An astute reader pointed out this past week that when I said in my last blog, “Thanks for being along for the ride,” that I conveyed that this whole conversational, transformational, dialogical, culture-shifting project that I am embarking on was not all that serious. She knew that wasn’t my intent, but pointed out that the usual definition of “being along for the ride” denotes a half-hearted, non-engaged approach to things. She was right. I may have communicated something that was the exact opposite of my intent.
Many of you know that I am a rather serious cyclist. I have competed in the National Championships as a young adult and embarked on some ambitious cycling adventures including a romp up to Everest Base Camp where our group ascended five mountains over 17,000 feet. What I was trying to communicate was, “Thanks for being willing to strap your feet into the pedals with me and join this crazy theological, sociological, and cultural adventure we find ourselves on.” I may not take you up to Everest, but this adventure won’t be any less ambitious.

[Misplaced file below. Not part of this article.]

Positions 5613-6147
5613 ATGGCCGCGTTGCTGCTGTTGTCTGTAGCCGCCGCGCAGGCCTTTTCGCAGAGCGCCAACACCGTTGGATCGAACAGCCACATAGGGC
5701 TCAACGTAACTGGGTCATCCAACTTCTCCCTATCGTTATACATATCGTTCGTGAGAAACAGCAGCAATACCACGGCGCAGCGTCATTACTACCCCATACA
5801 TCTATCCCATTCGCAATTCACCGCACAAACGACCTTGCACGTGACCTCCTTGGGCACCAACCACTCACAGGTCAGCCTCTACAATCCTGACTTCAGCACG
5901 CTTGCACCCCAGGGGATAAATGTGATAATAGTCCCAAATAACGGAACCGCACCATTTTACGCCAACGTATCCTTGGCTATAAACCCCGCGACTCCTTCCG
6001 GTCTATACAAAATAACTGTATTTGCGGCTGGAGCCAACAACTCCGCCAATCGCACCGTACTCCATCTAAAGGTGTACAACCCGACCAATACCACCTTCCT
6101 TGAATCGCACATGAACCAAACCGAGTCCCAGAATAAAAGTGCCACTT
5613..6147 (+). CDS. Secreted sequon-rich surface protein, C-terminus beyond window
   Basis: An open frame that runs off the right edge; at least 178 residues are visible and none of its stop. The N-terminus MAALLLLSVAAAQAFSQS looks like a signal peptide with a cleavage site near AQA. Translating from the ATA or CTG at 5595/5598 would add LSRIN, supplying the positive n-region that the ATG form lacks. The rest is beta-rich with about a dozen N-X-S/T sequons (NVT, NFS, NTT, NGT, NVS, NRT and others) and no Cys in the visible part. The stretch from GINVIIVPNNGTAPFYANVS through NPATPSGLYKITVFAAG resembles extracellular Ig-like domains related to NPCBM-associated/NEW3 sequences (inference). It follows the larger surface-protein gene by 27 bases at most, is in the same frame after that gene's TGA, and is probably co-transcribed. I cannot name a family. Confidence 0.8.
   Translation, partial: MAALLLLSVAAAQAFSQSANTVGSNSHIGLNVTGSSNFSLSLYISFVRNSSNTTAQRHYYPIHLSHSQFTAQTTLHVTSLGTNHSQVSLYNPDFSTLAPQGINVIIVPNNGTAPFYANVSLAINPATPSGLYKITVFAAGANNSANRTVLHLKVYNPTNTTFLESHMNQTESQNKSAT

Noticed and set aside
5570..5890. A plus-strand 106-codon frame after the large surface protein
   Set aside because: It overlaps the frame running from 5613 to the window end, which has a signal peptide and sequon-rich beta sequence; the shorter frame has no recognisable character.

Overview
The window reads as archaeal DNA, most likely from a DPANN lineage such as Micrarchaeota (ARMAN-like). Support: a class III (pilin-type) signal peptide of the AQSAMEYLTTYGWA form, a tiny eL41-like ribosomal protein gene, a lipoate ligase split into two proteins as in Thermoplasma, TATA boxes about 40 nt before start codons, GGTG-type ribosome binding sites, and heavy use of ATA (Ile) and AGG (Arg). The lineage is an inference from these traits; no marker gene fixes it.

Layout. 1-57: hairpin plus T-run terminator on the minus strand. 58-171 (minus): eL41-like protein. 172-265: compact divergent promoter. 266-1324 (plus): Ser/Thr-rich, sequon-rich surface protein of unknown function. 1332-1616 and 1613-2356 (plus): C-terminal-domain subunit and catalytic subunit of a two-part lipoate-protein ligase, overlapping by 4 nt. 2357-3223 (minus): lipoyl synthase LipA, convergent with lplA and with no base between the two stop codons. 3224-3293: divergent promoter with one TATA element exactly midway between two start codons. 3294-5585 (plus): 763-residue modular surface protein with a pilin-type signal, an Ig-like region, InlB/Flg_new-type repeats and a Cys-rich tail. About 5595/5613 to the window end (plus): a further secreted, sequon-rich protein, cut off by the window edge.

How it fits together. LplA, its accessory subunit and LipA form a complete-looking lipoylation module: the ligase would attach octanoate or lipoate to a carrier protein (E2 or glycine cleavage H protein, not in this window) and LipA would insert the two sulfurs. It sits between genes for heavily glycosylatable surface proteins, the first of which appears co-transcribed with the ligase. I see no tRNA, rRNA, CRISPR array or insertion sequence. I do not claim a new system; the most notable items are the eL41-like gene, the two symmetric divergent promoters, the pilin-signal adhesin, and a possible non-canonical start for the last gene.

Now that I have that cleared up, l want to share what has evolved over the last week (remember, we are on an unfolding pilgrimage here). After my last post on seeking a “Public Platform,” I was reminded of something that I began saying nearly two decades ago. As I have worked with churches wanting to connect with the broader community I have repeatedly said, “I believe the future of the Church is going to come from the dialogue between our rich historic traditions and the emerging spiritualities of our time.”
This is important because there are some who have rejected the Church completely and, while I understand their disappointment, I don’t think the future will be dependent just on their rejection. On the other hand, there are many in the Church who only want to recover a past when their voice was dominant in society (called Christendom). I know for sure that the future will not be the result of simply turning back the cultural and religious clock.